The Johns Hopkins School of Nursing (JHSON) is one of only 28 schools of nursing nationwide to receive a grant to increase the number of nurses holding PhDs. The Robert Wood Johnson Foundation’s Future of Nursing Scholars program will provide financial support, mentoring, and leadership development to nurses who commit to earn their PhDs in three years. JHSON will select two nursing students to receive the scholarship.
“The Future of Nursing Scholars program is making an incredible impact in real time. These nurses will complete their PhDs in three years, a much quicker progression than is typically seen in nursing PhD programs,” said Julie Fairman, PhD, RN, FAAN, Future of Nursing Scholars program co-director and the Nightingale professor of nursing and the chair of the Department of Biobehavioral Health Sciences at the University of Pennsylvania School of Nursing.
Sarah Szanton, PhD, RN, FAAN, director of the JHSON’s PhD program, added, “This is important to both students and the nursing profession. These PhD-prepared nurses will help meet the need for more faculty, and they will make great contributions to research and leadership. It’s also tremendous support to our students in pursuit of their goals.”
The Future of Nursing Scholars program is a multi-funder initiative. In addition to RWJF, Johnson & Johnson, Northwell Health, Cincinnati Children’s Hospital Medical Center, Sharp HealthCare, Rush University Medical Center, Care Institute Group, and Memorial Sloan Kettering Cancer Center are supporting the Future of Nursing Scholars grants to schools of nursing this year.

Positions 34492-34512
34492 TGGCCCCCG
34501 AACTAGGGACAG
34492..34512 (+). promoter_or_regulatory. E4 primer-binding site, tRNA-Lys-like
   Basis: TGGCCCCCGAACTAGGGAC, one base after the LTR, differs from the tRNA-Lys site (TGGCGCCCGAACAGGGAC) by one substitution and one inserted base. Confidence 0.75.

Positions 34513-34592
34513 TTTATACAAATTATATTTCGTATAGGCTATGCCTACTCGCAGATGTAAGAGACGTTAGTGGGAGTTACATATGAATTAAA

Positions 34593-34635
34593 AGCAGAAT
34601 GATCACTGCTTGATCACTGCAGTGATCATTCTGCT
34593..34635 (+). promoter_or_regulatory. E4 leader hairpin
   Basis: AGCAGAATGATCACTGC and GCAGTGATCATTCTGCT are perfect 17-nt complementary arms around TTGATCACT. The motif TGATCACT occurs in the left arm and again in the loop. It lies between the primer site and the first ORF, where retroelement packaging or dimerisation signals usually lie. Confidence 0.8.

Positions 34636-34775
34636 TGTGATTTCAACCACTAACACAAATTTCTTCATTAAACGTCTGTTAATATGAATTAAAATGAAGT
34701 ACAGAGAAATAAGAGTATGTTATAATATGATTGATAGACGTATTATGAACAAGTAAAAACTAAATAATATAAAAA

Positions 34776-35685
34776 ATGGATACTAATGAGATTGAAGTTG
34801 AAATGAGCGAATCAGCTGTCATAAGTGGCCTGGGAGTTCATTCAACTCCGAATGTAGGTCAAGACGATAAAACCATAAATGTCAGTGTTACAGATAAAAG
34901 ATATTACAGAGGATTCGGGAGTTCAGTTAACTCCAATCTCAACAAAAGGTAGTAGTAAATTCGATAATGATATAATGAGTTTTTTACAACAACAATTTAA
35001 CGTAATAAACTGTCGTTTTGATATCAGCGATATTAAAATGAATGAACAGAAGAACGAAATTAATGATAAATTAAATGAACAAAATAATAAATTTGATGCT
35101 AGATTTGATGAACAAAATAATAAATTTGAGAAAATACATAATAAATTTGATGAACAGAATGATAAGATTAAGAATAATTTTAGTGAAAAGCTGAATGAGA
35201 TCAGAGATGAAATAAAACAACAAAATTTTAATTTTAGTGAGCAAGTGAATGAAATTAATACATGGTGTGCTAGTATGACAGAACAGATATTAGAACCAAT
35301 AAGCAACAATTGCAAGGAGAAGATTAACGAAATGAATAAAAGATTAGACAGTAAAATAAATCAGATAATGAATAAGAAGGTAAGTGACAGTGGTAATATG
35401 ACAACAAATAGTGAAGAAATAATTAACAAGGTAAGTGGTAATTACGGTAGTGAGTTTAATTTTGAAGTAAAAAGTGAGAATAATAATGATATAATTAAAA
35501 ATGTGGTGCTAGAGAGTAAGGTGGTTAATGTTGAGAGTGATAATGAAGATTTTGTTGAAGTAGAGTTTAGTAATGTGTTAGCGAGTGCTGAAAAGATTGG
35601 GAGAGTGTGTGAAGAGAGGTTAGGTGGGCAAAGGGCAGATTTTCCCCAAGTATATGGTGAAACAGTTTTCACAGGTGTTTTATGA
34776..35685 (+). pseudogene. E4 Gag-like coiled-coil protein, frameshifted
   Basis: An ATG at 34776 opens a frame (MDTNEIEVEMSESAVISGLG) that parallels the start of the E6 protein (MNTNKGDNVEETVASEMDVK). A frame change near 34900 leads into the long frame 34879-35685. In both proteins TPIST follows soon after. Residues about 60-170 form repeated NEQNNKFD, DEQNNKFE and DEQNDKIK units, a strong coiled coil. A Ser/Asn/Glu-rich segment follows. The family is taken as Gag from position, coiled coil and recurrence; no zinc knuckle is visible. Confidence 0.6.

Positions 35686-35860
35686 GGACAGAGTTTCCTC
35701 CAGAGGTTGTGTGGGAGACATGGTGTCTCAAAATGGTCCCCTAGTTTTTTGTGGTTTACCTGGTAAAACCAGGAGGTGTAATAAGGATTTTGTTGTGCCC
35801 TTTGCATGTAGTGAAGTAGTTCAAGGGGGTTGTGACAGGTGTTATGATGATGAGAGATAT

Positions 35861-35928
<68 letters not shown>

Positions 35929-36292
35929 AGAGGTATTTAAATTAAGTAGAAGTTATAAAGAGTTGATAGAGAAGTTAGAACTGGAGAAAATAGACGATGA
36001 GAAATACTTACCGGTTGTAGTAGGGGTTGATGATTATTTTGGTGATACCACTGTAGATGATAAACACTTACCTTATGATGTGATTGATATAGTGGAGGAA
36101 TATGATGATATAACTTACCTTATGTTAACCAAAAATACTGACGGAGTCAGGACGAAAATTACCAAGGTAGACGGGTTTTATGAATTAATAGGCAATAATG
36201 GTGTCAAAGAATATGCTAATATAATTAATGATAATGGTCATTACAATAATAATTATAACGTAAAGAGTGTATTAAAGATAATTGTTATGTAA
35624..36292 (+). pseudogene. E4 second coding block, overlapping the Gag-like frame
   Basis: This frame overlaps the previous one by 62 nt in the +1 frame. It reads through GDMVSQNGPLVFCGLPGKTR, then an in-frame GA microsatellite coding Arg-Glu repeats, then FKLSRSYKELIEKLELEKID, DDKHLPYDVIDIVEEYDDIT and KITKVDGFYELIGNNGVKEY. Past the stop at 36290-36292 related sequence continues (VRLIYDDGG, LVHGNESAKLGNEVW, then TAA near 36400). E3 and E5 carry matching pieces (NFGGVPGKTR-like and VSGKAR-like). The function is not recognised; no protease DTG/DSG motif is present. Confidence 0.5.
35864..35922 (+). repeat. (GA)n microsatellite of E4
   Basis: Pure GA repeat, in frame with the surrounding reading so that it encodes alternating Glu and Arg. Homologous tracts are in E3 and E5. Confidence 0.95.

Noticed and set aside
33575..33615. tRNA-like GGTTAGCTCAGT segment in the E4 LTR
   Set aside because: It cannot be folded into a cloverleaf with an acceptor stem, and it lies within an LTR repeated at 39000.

JHSON is receiving its grant from RWJF. It will select two scholars in February, and those students will begin the Future of Nursing Scholars program this summer and their PhD studies this fall. JHSON has received funding every year since the scholarship launched in 2014, and there are five students in JHSON’s PhD program currently receiving funding through the grant.
In its landmark nursing report, the Institute of Medicine recommended that the country double the number of nurses with doctorates; doing so will prepare and enable nurses to lead change to advance health, promote nurse-led science and discovery, and put more educators in place to prepare the next generation of nurses. The Future of Nursing Scholars program is intended to help address that recommendation.
“We were pleased to see that enrollment in doctorate of nursing practice programs has increased 160% from 2010 to 2014. However, we want to ensure that we also have PhD-prepared nurse leaders in faculty and research roles. In the same time period, PhD enrollment has only increased by 14.6%. The nurses funded through the Future of Nursing Scholars program will make important contributions to the field and be well-prepared to mentor other nurses,” said Susan Hassmiller, PhD, RN, FAAN, co-director of the program and RWJF’s senior adviser for nursing.
The 51 nurses supported in this round will join 109 Scholars across the three previous cohorts. The program plans to add a fifth cohort which will bring the number of funded Scholars to more than 200 nurses.
For more than 40 years the Robert Wood Johnson Foundation has worked to improve the health and health care of all Americans. We are striving to build a national Culture of Health that will enable all to live longer, healthier lives now and for generations to come. For more information, visit www.rwjf.org. Follow the Foundation on Twitter at www.rwjf.org/twitter or on Facebook at www.rwjf.org/facebook.
Located in Baltimore, the Johns Hopkins School of Nursing is a globally recognized leader in nursing education, research, and practice and ranks #1 nationally among graduate schools of nursing and #2 for DNP programs, according to U.S. News & World Report. In addition, the school is ranked by QS World University as the # 2 nursing school in the world and is named the “Most Innovative Nursing Graduate Program in the U.S” by Best Master of Science in Nursing Degrees. The school is among the top nursing schools for Federal Research Grants and National Institutes of Health (NIH) funding. For more information, visit www.nursing.jhu.edu.